There is much totally justified anger and protest, and directed to the right places, that will help make change happen.
There is also some unjustified victimhood and violence, and a lot of that will only create a negative spiral in which nothing gets better.
Equality is not about equal benefits.
Equality is about equal opportunities.
You and I could get exactly the same opportunity. If you make more of it than me, I can’t claim inequality.
Reducing inequality of opportunity is a key challenge for the leaders of the next 20 years.
Most of the focus on inequality, though, is on inequality of resources. We often hear the stat about the top 1%, which usually looks something like this:
That 1% vs the 90% gap has been widening since 2000, and picked up the pace after 2010, which mirrors the adoption of Internet technology.
Redistribution of wealth is a challenge that every Government has had for thousands of years.
But a bigger challenge, I think, is to address inequality not of resources but of opportunity.
People who live in the wrong part of town get poorer school results, attend university at a lower rate, have higher levels of crime, illness and premature death. Equality of opportunity can change those outcomes.
Leadership and inequality: The challenge for public leaders
To reduce inequality, leaders need to take note of the access to opportunity, and peel back all of the layers until root causes are identified, and address each one in turn.
This will be a test of great leadership, and the leaders who emerge as great leaders will do so through the twin terror of global economic turmoil and joblessness and strife on the one hand, and the instant mass communication of the Internet and how the mob mentality can lower hard-won reputations forever in a matter of hours.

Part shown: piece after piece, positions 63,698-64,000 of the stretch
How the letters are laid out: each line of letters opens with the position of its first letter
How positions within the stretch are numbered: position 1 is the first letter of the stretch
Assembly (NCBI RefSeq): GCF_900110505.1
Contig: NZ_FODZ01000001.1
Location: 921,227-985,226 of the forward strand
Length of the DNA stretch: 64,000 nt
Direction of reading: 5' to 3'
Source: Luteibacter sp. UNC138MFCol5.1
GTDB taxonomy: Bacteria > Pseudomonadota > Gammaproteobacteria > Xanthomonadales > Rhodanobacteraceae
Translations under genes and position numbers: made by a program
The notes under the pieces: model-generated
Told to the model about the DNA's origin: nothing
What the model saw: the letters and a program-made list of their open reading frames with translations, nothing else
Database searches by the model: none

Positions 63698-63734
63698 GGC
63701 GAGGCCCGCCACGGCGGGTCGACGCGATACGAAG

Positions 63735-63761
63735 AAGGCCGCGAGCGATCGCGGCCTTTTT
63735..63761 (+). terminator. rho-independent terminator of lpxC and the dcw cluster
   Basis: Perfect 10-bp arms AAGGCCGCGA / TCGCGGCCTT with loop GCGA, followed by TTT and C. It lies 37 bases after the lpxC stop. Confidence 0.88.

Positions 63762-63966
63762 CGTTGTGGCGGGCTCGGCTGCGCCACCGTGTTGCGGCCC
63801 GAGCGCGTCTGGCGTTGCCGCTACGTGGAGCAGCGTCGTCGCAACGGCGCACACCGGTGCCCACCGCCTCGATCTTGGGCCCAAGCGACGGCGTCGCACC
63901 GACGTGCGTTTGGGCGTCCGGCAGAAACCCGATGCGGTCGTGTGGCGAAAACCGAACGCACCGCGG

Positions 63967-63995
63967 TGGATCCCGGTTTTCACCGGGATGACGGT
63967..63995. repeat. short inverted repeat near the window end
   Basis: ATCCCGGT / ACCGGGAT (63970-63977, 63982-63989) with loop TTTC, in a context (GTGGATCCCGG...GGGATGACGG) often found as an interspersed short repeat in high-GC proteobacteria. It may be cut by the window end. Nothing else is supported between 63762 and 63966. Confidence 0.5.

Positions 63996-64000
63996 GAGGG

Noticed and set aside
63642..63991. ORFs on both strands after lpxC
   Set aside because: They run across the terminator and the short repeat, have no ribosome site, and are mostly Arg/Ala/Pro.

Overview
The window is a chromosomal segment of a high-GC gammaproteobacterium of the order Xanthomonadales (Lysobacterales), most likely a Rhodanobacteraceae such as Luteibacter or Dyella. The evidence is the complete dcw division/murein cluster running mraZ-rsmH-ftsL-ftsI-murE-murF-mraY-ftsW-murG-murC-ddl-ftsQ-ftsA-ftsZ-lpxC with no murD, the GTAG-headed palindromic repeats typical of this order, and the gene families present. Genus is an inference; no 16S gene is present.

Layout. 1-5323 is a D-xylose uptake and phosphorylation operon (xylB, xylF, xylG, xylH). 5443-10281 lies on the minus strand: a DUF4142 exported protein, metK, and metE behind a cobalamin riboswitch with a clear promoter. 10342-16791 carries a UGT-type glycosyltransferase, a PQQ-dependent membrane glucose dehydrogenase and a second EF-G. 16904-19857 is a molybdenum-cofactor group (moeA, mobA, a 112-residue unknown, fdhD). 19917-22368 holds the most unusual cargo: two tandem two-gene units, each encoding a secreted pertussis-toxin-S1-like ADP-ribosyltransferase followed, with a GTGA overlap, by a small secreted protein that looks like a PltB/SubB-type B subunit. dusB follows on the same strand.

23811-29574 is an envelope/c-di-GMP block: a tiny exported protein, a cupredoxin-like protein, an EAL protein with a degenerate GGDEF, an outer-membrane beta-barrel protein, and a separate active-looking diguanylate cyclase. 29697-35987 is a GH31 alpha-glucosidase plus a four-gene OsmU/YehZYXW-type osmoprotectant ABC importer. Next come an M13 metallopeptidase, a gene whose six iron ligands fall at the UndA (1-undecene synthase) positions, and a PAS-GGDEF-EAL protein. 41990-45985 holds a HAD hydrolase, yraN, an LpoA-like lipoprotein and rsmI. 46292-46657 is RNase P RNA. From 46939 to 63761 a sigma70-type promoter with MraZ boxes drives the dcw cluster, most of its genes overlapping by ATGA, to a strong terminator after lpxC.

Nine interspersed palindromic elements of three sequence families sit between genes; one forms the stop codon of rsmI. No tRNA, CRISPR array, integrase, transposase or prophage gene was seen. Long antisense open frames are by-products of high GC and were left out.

Those leaders are very likely to be criticised and ridiculed and loathed by very many who do not appreciate the complexity of leadership and responsibility.
That’s part of the job now.
Different types of leadership is emerging. On the one hand, the leaders who are playing the mass communication game: Donald Trump, and the Dominic Cummings influence in the UK, for two examples. On the other, the macro-thinking, care-minded tough-plus-tender approach of the likes of Jacinta Ardern in New Zealand.
The trouble is, the most important changes happen over the long-term whereas politicians in democratic nations are rewarded, or punished on, short-term change or circumstance.
That’s at a government and nation state level.
Leadership and inequality: The challenge for individuals
At an individual level, which is even more important to me — as the focus of many of these blogs and my podcast is on what it is that adds up to a life well lived, and as all major change comes at the individual level first — there are other challenges and opportunities.
When we as individuals notice, and grasp, the opportunities we do have to lead, speak up, take responsibility and ownership, we might be able to do more to address inequality than they appreciate.
Personal leadership means casting our gaze inwards first. Rule 6 of Professor Jordan B. Peterson’s book, 12 Rules for Life, is:
Set your house in perfect order before you criticise the world
Personal leadership at an individual level is not easy, but it must be much more straightforward than public leadership, especially that which is driven less by ego and being centre stage, and more by contribution and impact and positive change.
The great leaders will make things better for the most people. It will be interesting to see who emerges.
https://www.shanebreslin.com/wp-content/uploads/2017/11/logo-white-3.png00shanebreslinhttps://www.shanebreslin.com/wp-content/uploads/2017/11/logo-white-3.pngshanebreslin2020-06-15 07:07:112020-06-13 07:25:28Leadership and inequality